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October 15, 1930 - Image 4

Resource type:
The Michigan Daily, 1930-10-15

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Published every morning except Mondayt
iluring the University year by the Board in
Control of Student Publications.
Member of Western Conference Editorial
The Associated Press is exclusively entitled
to the use for republication of all news dis-
patches credited to it or not otherwise credited
inrthie paper and the local news published
Entered at the postoffice at Ann Arbor,
Michigan, as second class matter. Special rate
of, postage granted by Third Assistant Post-
master General.
Subscription by carrier, $4.00; by mail,
Offices: Ann Arbor Press Building, May-
nard Street.
Phones: Editorial, 4925; Business, 21214.
Telephone 4925
Chairman Editorial Board
City Editor
Frank E. Cooper
News Editor..............Gurney Williams
Editorial Director............Walter W. Wilds
Sports Editor..............Joseph A. Russell
Women's Editor...........Mary L. Behymer
Music and Drama......William J. Gorman
Assistant News Editor...Charles R. Sprowl
Telegraph Editor ..........George A. Stauter
S. Beach Conger John D. Reindel
Carl S. Forsythe Richard L. Tobin
David M. Nichol Harold 0. Warren
Sports Assistants
Sheldon C. Fullerton J. Cullen Kennedy.
Robert Townsend
Walter S. Baer, Jr. Wilbur J. Myers
Irving J. Blumberg Robert L. Pierce
Donald O. Boudeman Sher M. Quraishi
George T. Callison C. Richard Racine
rhomas M. Cooley Jerry E. Rosenthai
George Fisk George Rubenstein
74ernard W. Freund Charles A. Sanford
Morton Frank Karl Seiffert
Saul Friedberg Robert F. Shaw
Frank B. Gilbreth Edwin M. Smith
J ack Goldsmith George A. Stauter
Oland Goodman Alfred R. Tapert
William H. Harris Tohn S. Townsend
James H. Inglis hobert D. Townsend
Denton C. Kunze Max H. Weinberg
Powers Moulton Joseph F. Zias

publican legislature of his state.,
But for the time being, Hoover is
the oly apparent candidate to suc-
ceed himself in 1932.
News stories from Louisville,
whee the American Prison asso-
ciation is meeting, tell us of George
W. Wickersham's modest proposal
to re-install the whipping post in
our institutions of reform as a
punishment for bandits, racketeers
and other gang criminals. Mr.
Wickersham, chairman of President'
Hoover's crime commission and one'
of the most learned men in America
on the subjects of law, criminal
punishment and causes of the pres-
ent crime wave, told the assembly
that "flogging by the birch or by
cat-of-nine-tails" would do more
to stamp out the modern ineffec-
tiveness of law enforcement than
anything now existent.
Mr. Wickersham is not a blood-
thirsty, cruel person to whom per-
sonal freedom, humane treatment,
and pain mean little or nothing. It
is barely possible that Mr. Wicker-
sham has seen floggings before and
felt sorry for the criminals. But the
fact remains that Mr. Wickersham,
a naturally conservative man, now
advocates one of the most drastic
reforms in the prison system. He
tells those who have had more to
do with criminals than any other
p rofession that there is only one
way to stop the haughty arrogance
which gangs and the underworld
in general have assumed, and that
is in the terror of the whipping
post. Place the consequences before
their eyes, he says, and we will
have gone a long way toward re-
moving the source.
Upon immediate consideration,
Mr. Wickersham's plan seems cruel
and heartless, a step backward
toward the middle ages and their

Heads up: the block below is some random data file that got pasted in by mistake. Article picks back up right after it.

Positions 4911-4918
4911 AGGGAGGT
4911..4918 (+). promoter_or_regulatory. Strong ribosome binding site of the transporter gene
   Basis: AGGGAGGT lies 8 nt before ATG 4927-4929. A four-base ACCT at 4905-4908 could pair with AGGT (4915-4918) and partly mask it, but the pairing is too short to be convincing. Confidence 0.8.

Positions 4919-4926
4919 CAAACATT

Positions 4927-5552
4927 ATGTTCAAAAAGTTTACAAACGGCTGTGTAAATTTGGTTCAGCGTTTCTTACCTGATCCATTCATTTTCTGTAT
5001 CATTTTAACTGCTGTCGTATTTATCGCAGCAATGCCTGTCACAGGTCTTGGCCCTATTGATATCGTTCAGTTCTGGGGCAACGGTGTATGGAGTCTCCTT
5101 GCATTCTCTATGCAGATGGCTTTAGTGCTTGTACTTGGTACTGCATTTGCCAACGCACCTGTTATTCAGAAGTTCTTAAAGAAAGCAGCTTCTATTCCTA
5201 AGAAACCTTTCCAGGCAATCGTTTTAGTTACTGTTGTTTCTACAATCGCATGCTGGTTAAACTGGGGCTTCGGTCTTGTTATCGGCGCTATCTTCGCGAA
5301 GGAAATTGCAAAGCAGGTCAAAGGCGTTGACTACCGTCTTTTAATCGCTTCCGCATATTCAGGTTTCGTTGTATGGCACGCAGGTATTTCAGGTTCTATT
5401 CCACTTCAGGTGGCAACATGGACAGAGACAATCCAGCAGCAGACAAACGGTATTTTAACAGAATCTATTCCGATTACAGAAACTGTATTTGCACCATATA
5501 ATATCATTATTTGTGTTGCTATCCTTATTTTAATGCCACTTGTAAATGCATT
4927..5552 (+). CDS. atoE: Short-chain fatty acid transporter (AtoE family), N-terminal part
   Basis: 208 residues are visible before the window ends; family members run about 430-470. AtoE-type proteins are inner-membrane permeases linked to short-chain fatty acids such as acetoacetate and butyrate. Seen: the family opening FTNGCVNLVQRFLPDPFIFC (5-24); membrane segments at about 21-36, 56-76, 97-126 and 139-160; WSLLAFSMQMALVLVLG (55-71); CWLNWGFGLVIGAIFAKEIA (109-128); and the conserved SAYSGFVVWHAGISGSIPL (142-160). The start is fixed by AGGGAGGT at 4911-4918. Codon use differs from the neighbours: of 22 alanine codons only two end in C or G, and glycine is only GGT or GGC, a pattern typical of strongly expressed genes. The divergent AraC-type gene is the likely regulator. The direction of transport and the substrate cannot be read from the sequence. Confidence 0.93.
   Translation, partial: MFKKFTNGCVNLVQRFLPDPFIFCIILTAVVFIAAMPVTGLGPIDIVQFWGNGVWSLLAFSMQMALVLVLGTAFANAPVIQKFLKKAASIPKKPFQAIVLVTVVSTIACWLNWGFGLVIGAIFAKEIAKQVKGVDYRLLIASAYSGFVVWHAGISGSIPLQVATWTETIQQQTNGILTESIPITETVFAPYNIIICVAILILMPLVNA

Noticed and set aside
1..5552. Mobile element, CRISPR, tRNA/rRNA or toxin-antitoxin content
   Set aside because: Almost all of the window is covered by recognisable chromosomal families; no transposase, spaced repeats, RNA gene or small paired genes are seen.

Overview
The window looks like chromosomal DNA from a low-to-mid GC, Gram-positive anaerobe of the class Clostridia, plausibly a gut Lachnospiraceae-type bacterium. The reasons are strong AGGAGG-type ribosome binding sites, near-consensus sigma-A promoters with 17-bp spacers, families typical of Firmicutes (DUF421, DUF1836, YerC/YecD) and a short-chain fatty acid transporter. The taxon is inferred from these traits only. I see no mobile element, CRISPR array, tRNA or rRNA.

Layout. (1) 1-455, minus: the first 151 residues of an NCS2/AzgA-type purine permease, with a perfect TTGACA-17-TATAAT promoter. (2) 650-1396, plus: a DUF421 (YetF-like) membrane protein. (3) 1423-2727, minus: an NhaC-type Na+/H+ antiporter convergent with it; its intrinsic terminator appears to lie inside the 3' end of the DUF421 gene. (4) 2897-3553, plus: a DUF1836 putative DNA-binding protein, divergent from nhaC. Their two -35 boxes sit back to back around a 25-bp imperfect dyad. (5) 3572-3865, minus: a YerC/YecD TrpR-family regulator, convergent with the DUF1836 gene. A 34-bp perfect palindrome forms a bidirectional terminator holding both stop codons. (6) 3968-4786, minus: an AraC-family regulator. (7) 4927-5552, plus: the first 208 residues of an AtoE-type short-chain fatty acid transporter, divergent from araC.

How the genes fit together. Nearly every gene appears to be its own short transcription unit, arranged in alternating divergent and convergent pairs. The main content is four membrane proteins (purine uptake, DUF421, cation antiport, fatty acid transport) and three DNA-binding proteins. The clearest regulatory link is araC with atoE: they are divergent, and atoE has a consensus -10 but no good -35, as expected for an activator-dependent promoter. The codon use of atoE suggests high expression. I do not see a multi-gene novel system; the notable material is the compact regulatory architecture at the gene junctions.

disregard for human suffering. But
let us consider the persons whose
conduct would lead them to such
punishments. Gangsters - who
utterly disregard personal liberty,
freedom, and who stop at nothing
to gain their ends-would be sent
to the whipping post to cure their
arrogance for law. Bandits-men
who have little or no respect for
persons or property and still less
for law-would feel the sting of the
lash and think better of their
actions. Racketeers-barons of the
underworld who live in opulence
while police vainly seek to secure
warrants for their arrests on evey
charge from murder to perjury.
These are the persons, the unde-
sirables whom we must frighten,
discourage, eliminate from society.
How shall we get rid of the
underworld? "The whipping post!"
says Mr. Wickersham, a quiet old
mantwho. knows what he's talking
0 .0
Editorial CommentI
e n 00

-- -------- --------


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Ladies' work a specialty. Bring in
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1319 South University

Lynne Adams
Betty Clark
Elsie Feldman
Elizabeth Gribble
rmily G. Grimes
Elsie M. Hoffniey.
Jean Levy
Dorothy Magee
Mary McCall

Margaret O'Brien
Eleanor Rairdon
Jean Rosenthal
Cecilia Shriver
Frances Stewart
er Anne Margaret Tobin
Margaret Thompson
Claire Trissell
Barbara Wright

Telephone 21214
Assistant Manager
Department Managers
Advertising ..... Charles T. Kline
Advertising .... .........Thomas M. Davis
Advertising.........William W. Warboys
Service.... ..........Norris J. Johnson
Publication.... ..RobertW. Williamson
Circulation..............Marvin S. Kobacker
Accounts...................Thomas S. Muir
Business Secretary ............Mary J. Kenan

Thomas E. Hastings
Harry R. Begley
William Brown
Richard H. Hiller
Vernon Bishop
William W. Davis
HI. Fred Schaefer
Joseph Gardner
Ann Verner
Dorthea Waterman
Alice McCully
Dorothy Bloomagarde
'Dorothy Laylin
t osephine Convisser
ernice Glaser
Hortense Gooding

S Byron V. Vedder
Erie Kighitlinger
Richard Stratemeier
Abe Kirshenbaum"
Noel D. Turner .
Aubrey L. Swinton
Wesley C. Geisler
Alfred S. Remsen
Laura Codling
Ethel Constas
Anna Goldberg
en Virginia McComb
Joan Wiese
Mary Watts
Marian Atran
Sylvia Miller

Night Editor-DAVID M. NICHOL

I'll just wager a pretty that all
you boys wonder what made me
say that. The truth of the matter